OW: What do you feel will be the greatest impacts of COVID-19 on the opera world moving forward? What are some new developments that you feel are here to stay?
JD: You can write music in lockdown, but you can’t really perform it. Virtual choirs and orchestras have their place, but we are going to be so appreciative when orchestras and choruses and audiences can safely gather again. So one impact may be creating a huge hunger for live performance.
Unfortunately, at the moment that future time of safety feels frighteningly distant. Opera was in a precarious enough position without this new challenge. So I fear for companies that were already on the edge.
Streaming past productions is now a way for companies to stay connected with their audiences: now that the Wigmore Hall is planning to stream live performances from an empty hall, and something similar may happen with the Proms, it’s possible that some new live productions might be streamed in a similar way – but it’s hard to see how this could work economically.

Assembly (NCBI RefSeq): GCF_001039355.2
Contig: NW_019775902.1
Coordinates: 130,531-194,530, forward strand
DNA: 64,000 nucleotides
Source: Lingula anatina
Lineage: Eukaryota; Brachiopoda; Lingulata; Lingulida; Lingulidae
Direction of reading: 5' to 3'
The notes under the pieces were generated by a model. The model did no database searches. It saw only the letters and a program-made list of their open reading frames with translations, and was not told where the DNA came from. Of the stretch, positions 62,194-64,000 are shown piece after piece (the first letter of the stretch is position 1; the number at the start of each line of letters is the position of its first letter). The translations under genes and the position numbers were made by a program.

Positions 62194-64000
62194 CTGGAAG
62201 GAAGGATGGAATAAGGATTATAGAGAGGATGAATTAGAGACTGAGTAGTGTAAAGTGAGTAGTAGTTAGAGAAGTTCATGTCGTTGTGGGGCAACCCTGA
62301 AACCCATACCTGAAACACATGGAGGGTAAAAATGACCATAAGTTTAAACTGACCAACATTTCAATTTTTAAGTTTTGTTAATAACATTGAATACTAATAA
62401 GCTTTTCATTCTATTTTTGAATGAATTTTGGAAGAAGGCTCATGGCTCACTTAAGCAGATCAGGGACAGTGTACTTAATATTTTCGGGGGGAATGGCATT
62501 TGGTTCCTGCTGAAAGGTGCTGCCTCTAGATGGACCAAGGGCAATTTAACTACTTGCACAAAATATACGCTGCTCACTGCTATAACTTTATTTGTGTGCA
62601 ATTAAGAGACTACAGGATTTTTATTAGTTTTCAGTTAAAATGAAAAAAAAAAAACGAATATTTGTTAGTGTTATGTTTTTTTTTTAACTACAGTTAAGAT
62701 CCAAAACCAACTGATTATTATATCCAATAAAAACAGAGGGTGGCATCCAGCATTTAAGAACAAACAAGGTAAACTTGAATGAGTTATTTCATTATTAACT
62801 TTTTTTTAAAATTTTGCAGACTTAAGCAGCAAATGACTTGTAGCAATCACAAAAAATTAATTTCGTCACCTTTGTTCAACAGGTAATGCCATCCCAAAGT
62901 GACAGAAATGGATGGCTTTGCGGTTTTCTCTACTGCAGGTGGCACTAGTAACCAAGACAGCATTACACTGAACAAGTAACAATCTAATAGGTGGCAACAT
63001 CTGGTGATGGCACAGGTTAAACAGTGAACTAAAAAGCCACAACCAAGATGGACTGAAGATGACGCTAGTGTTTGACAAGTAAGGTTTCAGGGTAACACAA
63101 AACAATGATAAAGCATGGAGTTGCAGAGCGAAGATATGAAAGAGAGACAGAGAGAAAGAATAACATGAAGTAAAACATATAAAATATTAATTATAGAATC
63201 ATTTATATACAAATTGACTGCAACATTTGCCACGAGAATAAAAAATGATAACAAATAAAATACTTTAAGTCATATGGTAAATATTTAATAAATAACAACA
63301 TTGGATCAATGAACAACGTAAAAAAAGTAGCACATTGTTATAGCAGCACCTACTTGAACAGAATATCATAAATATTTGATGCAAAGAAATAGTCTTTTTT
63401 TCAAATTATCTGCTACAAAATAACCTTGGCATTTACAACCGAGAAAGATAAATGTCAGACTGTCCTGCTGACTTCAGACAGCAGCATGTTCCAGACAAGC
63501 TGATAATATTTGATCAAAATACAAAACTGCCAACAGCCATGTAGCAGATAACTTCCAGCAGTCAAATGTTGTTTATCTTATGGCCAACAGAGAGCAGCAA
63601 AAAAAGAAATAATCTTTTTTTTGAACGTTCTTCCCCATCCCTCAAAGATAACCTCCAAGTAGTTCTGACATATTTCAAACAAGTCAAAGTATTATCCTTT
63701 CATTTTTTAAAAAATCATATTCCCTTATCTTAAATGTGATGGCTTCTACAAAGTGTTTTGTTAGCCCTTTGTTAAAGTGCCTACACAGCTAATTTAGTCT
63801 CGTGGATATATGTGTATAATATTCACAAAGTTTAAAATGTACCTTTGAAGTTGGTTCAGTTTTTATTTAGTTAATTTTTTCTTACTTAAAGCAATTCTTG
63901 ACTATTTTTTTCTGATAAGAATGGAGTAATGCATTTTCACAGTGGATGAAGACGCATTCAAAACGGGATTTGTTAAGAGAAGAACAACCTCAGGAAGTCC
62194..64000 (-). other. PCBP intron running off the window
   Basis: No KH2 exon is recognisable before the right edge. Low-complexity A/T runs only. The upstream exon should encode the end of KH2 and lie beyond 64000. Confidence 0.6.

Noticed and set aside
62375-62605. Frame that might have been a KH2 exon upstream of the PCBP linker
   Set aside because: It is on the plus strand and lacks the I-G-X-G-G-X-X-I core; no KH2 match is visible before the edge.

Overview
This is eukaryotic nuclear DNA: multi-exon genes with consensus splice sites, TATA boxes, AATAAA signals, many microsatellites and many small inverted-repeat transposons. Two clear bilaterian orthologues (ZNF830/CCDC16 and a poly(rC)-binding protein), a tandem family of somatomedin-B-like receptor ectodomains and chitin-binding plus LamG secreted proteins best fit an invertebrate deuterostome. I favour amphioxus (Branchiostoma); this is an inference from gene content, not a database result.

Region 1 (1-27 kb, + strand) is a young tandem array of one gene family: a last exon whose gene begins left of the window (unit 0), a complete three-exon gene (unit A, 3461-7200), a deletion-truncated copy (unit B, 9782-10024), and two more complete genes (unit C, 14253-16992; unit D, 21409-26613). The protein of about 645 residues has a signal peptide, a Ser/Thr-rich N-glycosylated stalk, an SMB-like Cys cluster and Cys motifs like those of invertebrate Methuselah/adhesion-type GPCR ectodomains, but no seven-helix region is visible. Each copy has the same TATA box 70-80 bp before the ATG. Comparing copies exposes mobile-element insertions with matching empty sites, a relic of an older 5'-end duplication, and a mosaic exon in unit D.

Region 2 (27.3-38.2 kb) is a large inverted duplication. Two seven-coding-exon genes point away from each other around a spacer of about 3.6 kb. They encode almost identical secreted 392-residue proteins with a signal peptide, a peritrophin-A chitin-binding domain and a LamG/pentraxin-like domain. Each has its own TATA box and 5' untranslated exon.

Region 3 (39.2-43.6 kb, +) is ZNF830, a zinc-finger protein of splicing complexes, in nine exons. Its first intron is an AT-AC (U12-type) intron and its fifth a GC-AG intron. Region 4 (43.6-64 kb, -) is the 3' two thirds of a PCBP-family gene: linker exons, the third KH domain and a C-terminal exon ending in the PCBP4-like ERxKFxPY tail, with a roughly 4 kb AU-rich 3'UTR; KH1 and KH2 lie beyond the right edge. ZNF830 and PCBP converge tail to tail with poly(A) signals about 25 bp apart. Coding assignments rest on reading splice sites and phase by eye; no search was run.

OW: Speaking of streaming and social media, both have become more prevalent during this time. How have they impacted your time in quarantine?
JD: I generally feel more creative when I spend as little time on social media as possible! My recent experience of an Instagram Live interview included an awkward moment when my mind went blank trying to answer a perfectly simple question.
I don’t listen to other music a great deal when I’m in the middle of writing – which is most of the time! – so I haven’t taken much advantage of the huge array of streaming productions and performances currently on offer.